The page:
Abdulrazak Gurnah is a novelist and short-story writer. He came into the spotlight with his Nobel literature victory of 2021.
His foundation writing comprises the trauma and the colonialism from his personal refugee experiences. The Nobel victory was combined with a prize of the sum of 10 million Swedish Kronor, which is valued at around 1.1 million USD.
“His novel narrates the recoil of the stereotype description and the diversification of East Africa, which is unfamiliar to many other parts of the world,” the Nobel Foundation said.
The Hard Work of Abdul Razak Gurnah is visible and appreciated in his work. The messages given through his work are widely acknowledged. The book ‘Pilgrim’s Way (1988)’ by him became very well-known, and it was greatly loved by many readers.
It also got Nominated for the Booker Prize and the Whitbread Prize. Among other renowned works, Desertion (2005), and By the Sea (2001), out of which, the latter was shortlisted for the Booker and shortlisted for the Los Angeles Times Book Prize.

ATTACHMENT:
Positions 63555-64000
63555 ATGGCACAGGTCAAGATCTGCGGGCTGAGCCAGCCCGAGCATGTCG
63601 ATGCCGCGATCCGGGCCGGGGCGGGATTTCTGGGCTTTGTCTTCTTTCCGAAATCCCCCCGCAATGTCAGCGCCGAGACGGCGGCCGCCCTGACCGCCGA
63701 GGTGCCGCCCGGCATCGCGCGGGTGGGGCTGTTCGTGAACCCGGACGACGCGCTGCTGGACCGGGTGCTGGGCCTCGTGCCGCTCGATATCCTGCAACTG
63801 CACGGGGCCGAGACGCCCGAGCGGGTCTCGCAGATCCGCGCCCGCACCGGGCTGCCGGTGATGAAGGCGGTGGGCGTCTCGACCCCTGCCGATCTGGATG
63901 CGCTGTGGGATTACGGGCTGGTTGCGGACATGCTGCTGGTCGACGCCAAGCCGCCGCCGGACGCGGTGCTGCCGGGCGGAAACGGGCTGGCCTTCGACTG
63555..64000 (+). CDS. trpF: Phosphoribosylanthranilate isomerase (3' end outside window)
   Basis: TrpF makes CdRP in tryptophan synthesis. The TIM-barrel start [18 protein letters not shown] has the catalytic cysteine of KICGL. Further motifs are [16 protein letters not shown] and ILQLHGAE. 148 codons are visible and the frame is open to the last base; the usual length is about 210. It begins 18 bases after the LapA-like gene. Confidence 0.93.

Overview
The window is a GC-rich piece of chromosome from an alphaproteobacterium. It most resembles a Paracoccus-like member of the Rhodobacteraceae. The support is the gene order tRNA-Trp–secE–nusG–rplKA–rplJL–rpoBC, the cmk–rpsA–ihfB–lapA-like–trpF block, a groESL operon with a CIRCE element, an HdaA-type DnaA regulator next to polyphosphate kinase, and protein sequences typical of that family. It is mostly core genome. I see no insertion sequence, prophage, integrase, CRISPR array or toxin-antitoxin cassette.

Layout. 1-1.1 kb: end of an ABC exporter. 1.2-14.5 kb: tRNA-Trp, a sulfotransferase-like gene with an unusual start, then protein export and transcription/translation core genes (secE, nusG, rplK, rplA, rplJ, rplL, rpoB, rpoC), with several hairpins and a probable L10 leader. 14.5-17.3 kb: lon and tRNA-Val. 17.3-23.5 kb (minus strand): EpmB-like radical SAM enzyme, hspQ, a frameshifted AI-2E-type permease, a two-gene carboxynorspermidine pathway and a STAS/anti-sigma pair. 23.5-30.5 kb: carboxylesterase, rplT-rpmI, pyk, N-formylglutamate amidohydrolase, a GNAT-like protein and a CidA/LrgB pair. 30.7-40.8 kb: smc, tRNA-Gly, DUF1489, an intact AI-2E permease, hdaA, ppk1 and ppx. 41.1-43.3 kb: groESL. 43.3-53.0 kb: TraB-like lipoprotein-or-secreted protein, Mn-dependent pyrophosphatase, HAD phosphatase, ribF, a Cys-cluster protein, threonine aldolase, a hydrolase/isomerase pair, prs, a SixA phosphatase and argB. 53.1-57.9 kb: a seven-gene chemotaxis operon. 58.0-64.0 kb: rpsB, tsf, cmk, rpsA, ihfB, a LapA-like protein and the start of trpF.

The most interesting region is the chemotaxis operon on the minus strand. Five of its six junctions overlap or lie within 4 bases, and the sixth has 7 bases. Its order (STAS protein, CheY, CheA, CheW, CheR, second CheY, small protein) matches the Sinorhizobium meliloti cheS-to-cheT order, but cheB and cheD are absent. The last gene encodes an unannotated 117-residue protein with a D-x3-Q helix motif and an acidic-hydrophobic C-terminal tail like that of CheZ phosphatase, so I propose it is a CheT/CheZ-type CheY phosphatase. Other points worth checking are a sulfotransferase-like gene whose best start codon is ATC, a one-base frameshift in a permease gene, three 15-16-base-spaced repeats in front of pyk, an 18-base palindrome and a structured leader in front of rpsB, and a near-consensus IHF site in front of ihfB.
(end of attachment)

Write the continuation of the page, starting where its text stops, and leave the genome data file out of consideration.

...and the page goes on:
His journey was not easy because he never desired to be a novel writer. He shared this insight in one of his popular works. He began to write when he felt an overpowering feeling by his experiences as he got during his refugee days in England.
Mr Gurnah was born in 1948. He was born in the Sultanate of Zanzibar, and he left it later when he was 18. The reason was the harsh Arab elite Zanzibar disclosure. Gurnah currently lives in Brighton, East Sussex, in the United Kingdom
His path of becoming a writer began in English at the age of 21. The first language in which he used to write was Swahili. Later, he wrote his literature work in English. This change was a result of the deep impact and experience of colonialism.
But, he refused to halt back. Abdulrazak Gurnah worked as a professor of English and postcolonial literature at the University of Kent in Canterbury. He recently retired from work.
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